59

38

27

20

13

19

2001

60

66

50

44

38

36

26

34

26

48

57

40

28

15

28

37

2000

56

64

47

46

37

37

24

36

25

42

54

40

24

29

16

1999

58

68

49

43

36

33

26

34

28

49

57

40

23

30

17

1998

59

64

50

40

37

33

28

34

26

53

58

40

24

30

1997

56

60

50

41

40

35

22

34

23

49

59

38

19

28

1996

57

66

45

44

38

32

20

36

25

39

60

42

19

24

1995

57

64

44

43

40

30

21

33

26

45

58

41

20

21

1994

54

64

42

35

34

29

18

35

26

38

54

36

15

26

1993

53

68

44

37

39

31

18

46

26

43

52

34

17

22

1991

56

69

39

30

35

32

18

22

50

22

1991

59

85

48

32

44

32

30

25

72

26

1990

56

68

47

36

45

39

24

27

25

1989

52

63

46

42

43

32

1988

59

68

56

49

49

36

35

26

25

1987

61

61

52

51

50

31

26

1986

57

63

54

49

49

37

41

29

28

1985

66

61

56

51

48

35

39

28

31

1984

64

58

51

51

47

34

29

30

29

1983

62

53

42

51

39

38

28

26

28

1981

64

50

46

46

42

35

29

28

20

1979

65

54

45

60

53

51

34

36

32

1977

64

57

46

54

40

39

33

1975

68

58

49

40

38

34

1973

66

44

58

39

42

30

26

KEY:

A.

The church or organized religion

G.

Congress

M.

The criminal justice system

B.

The Military

H.

Television News

N.

Big business

C.

The U.S. Supreme Court

I.

Organized labor

O.

Health Maintenance Organizations (HMOs)

D.

Banks

J.

The Presidency

P.

The electric power utilities

E.

The public schools

K.

The police

Q.

Faith-based charitable organizations

F.

Newspapers

L.

The Medical system

R.

Wall Street

S.

Small business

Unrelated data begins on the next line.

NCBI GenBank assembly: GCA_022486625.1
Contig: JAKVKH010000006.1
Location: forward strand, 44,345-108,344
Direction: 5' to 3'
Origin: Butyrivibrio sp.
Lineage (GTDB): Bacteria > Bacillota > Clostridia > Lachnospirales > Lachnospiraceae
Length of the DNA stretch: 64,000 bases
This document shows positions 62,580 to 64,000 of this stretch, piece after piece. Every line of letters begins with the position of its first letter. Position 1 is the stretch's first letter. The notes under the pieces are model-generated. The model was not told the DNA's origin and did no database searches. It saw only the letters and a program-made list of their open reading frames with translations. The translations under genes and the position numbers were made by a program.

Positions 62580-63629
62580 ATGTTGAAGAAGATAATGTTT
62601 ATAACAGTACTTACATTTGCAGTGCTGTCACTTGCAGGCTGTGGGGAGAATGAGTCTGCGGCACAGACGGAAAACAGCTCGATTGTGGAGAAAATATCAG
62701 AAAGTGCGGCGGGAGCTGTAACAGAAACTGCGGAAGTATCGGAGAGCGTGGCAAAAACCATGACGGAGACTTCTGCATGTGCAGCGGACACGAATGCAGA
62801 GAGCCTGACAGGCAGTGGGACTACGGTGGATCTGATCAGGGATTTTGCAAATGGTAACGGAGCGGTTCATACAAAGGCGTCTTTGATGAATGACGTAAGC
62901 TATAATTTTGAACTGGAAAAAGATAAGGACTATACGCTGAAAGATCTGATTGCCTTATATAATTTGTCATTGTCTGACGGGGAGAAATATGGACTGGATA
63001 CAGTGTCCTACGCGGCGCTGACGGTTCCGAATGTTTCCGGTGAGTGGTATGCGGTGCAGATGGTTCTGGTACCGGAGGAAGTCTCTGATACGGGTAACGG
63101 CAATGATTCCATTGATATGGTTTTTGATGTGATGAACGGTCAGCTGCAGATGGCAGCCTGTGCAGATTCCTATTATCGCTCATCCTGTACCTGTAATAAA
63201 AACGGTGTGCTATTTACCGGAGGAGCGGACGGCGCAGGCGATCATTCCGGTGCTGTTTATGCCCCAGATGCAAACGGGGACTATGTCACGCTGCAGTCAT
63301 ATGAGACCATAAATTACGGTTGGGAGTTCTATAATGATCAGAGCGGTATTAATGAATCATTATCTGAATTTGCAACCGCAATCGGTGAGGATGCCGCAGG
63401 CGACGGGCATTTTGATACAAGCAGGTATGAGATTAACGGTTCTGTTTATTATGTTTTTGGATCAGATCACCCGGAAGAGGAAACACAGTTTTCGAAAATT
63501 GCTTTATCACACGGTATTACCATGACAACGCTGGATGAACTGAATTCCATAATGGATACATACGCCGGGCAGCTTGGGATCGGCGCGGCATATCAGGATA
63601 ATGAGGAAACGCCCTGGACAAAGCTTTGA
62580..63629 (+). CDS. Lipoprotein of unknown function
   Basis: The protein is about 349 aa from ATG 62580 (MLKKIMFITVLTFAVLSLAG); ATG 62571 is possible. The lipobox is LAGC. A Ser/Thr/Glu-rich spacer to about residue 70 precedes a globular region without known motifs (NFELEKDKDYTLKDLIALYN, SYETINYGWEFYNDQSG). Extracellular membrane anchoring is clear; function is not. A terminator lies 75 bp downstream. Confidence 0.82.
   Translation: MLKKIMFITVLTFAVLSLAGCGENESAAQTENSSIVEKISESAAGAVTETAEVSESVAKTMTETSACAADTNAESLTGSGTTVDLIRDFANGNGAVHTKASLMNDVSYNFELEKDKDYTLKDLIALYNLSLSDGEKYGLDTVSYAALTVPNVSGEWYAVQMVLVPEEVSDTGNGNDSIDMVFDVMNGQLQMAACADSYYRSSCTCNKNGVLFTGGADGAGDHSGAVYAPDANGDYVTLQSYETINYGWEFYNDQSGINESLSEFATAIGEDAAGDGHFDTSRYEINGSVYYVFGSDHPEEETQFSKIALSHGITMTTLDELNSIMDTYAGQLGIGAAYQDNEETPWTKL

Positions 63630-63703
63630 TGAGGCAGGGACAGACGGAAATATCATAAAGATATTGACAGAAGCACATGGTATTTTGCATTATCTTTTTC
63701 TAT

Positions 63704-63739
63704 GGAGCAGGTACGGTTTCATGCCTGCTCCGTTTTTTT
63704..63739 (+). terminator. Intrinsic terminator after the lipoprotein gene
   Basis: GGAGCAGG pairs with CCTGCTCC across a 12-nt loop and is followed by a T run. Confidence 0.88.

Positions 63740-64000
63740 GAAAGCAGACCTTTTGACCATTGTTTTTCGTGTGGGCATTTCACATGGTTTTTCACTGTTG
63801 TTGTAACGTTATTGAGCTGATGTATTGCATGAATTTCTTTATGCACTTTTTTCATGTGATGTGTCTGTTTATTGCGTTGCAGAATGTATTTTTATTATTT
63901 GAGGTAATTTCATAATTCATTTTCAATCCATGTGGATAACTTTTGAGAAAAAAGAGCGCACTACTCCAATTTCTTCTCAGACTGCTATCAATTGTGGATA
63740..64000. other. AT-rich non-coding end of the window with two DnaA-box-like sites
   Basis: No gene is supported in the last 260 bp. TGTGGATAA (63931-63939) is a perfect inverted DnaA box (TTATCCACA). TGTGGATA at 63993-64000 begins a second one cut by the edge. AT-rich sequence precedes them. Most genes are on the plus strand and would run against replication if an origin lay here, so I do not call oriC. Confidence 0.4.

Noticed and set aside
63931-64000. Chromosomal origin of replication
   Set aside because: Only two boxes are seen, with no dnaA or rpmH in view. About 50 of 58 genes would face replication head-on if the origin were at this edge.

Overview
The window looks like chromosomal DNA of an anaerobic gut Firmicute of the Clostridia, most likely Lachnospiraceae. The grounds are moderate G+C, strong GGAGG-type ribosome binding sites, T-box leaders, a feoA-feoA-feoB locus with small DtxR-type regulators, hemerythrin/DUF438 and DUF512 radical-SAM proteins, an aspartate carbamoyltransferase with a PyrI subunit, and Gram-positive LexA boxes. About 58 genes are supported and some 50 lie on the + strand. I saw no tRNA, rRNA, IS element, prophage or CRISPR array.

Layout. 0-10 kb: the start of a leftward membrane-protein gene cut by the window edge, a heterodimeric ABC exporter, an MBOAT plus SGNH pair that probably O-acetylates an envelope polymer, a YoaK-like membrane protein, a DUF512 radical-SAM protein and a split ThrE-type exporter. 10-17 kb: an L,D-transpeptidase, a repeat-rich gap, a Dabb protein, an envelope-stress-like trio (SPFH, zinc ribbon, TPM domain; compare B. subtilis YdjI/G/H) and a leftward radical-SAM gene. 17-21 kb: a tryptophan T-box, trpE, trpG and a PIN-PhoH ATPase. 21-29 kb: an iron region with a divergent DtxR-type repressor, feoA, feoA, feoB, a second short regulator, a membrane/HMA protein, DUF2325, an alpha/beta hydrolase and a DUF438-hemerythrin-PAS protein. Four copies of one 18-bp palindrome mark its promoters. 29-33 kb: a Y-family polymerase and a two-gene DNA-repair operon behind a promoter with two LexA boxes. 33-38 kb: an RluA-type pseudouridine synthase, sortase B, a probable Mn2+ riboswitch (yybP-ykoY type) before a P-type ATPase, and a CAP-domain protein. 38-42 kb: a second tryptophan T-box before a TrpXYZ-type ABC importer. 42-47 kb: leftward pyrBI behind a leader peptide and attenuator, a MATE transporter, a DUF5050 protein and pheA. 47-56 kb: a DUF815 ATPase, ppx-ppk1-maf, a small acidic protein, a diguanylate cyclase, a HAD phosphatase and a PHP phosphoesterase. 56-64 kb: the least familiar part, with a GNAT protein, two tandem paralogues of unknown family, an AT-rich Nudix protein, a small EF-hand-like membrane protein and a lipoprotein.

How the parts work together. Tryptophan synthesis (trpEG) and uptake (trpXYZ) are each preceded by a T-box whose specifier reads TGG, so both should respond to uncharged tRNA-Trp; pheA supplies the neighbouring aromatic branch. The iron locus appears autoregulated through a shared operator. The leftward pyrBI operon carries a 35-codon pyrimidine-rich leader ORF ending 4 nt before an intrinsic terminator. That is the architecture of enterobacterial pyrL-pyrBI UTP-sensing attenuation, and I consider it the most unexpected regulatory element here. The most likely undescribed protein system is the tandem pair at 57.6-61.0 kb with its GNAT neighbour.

Damn, but I thought the DhimmiRATs were supposed to fix everything. I mean, they run Congress, run the media, run the unions, and run the schools; yet those institutions took some of the hardest hits.

WTMJ RSS feeds revisited

by @ 6:50. Filed under Miscellaneous.

Now that Google Reader can find the WTMJ feeds, my biggest complaint about Charlie’s and Jeff’s feeds is that their posts do not display any kind of description beyond the title. Well, after looking through both the TV end’s various RSS feeds and Bill Michaels’ feed, I figured out it’s not just the software, because they’re pushing through one-sentence descriptions. While it’s true that, unlike WordPress, that excerpt isn’t automatically generated, it sure looks like an option.

‘Tisn’t an issue with me because SharpReader can ignore simple excerpts and open up the whole page for me just like it would be in Internet Explorer, but those that use, say, Google Reader don’t have that option.

Sliding polls, federal style

by @ 0:33. Filed under Immigration, Politics - National.

(H/Ts – Ace for the Zogby Interactive, Jessica for one of the Gallup polls)